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The beginning of the end for Donald Trump? Probably.

Establishment still unpopular with base, but Trump luster’s fading

Then-President Donald Trump alongside Republican Sen. Mitch McConnell of Kentucky, who was then majority leader, in 2019.
Then-President Donald Trump alongside Republican Sen. Mitch McConnell of Kentucky, who was then majority leader, in 2019. (Tom Williams/CQ Roll Call file photo)

“I could stand in the middle of Fifth Avenue and shoot somebody, and I wouldn’t lose any voters,” Donald Trump said famously in late January of 2016.

But after a disastrous midterm election in 2018, the loss of the White House in 2020 and a stunningly unimpressive performance in the 2022 midterms, Trump can no longer count on his hold with Republican voters.

And as for his ability to avoid punishment if he commits a crime “in the middle of Fifth Avenue,” The Trump Organization has already paid a price for its business practices, and Trump may well find himself in even deeper trouble as 2023 begins, given multiple investigations now underway.

Like other political analysts, I have come to believe over the past few years that a large chunk of the GOP — maybe a third or even more — retains its allegiance to Trump, and that will not change.

But over the past two midterms (2018 and 2022), the last presidential election and a handful of other events (including an abortion referendum in Kansas and special elections), signs of Trump’s growing weakness are undeniable.

That doesn’t mean that Trump’s hold on the GOP has disappeared or that he can’t win the Republican presidential nomination in 2024. A crowded Republican contest would improve Trump’s prospects, and he has demonstrated that he can create an “us versus them” message that resonates in conservative and Republican circles.

A substantial chunk of Republican voters still believe that the party’s establishment is as bad, if not worse, than liberals and Democrats. They believe the Mitch McConnells of the world feign support for the MAGA movement but only care about protecting their positions of power.

‘Dirty deal with the Dems’

Indeed, Rep. Marjorie Taylor Greene of Georgia tweeted on Wednesday that McConnell was on the verge of taking away House Republicans’ “power of the purse next year by making a dirty deal with the Dems to pass a Dem Omnibus bill!”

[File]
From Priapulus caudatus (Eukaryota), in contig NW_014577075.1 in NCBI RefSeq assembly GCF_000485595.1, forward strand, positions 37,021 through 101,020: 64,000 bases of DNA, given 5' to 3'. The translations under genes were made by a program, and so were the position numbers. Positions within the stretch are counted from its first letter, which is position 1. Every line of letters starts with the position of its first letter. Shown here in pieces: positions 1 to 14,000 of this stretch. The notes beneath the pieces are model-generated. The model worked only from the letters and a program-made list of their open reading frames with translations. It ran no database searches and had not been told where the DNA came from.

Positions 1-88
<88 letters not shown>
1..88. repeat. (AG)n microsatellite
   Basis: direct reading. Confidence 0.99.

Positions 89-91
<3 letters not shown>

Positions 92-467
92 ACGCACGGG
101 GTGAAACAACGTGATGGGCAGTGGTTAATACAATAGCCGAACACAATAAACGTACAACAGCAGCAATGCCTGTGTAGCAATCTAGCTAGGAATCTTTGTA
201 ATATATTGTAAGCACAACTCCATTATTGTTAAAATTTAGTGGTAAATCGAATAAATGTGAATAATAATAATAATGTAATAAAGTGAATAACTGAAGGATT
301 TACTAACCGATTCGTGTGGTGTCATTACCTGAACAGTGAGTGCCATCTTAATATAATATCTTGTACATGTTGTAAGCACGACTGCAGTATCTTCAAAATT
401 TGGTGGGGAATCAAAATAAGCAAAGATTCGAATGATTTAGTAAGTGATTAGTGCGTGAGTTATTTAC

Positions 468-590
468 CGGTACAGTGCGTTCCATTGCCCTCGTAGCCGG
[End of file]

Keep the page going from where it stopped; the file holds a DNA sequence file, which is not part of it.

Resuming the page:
After last month’s midterms, Trump blamed McConnell for the GOP’s relatively poor performance in Senate races. The former president went on to call the Senate minority leader a “loser” after McConnell criticized Trump’s dinner with white nationalists and antisemites.

But if Trump remains a factor in Republican political circles, he definitely has lost some of his luster. His refusal to criticize Ye (previously Kanye West) and Nick Fuentes after their Mar-a-Lago dinner and, more importantly, the defeat of candidates Trump recruited and supported, has raised questions among all but his most loyal followers.

Trump-supported candidates were able to win primaries, but they looked extreme, even radical, in November. They echoed the former president’s complaints about the 2020 election, making swing voters and suburbanites nervous about exactly what they would do if they were elected.

Losses by statewide candidates

In spite of President Joe Biden’s weak standing in state and national polls, as well as public concern over inflation and crime, Trump-endorsed statewide candidates like Mehmet Oz, Herschel Walker, Blake Masters, Kari Lake, Tudor Dixon, Kristina Karamo, Adam Laxalt and Don Bolduc all lost.

If Trump and Trumpist candidates can’t win general elections, many 2016 Trump voters will look elsewhere in 2024, particularly if they can find a candidate who echoes many of Trump’s issue positions without his lunacy.

Remember, Trump lost the popular vote by almost 3 million votes in 2016 and by a much larger 7 million votes in 2020. His chances of winning a general election in 2024 would almost surely depend on a very narrow Electoral College victory during an overwhelming popular-vote defeat.

Criticism of Trump has grown even within his own party, and weeks after he announced he will run again for president it is hard to find enthusiasm about another White House run.

But we’ve seen this before, and it’s possible that Trump will ratchet up his rhetoric to mobilize his supporters in the upcoming months. If GOP officeholders and hopefuls fear grassroots voters are behind Trump again, they could rally behind him. Certainly, people like Sen. Lindsey Graham and Republican House leader Kevin McCarthy have perfected the flip-flop.

And yet, things seem different now, largely due to the unimpressive Republican performance in November.

Much like a television show in its fifth or six season, where the storylines have become strained and the performers spend much of their time thinking about their next project, the Trump campaign — and Donald Trump himself — are starting to look stale, fatigued and unbelievable, even to their own supporters.

In his TV series, Trump allegedly mentored and evaluated admirers who wanted to be his “Apprentice.” Now, the former president looks more and more like “The Biggest Loser.”

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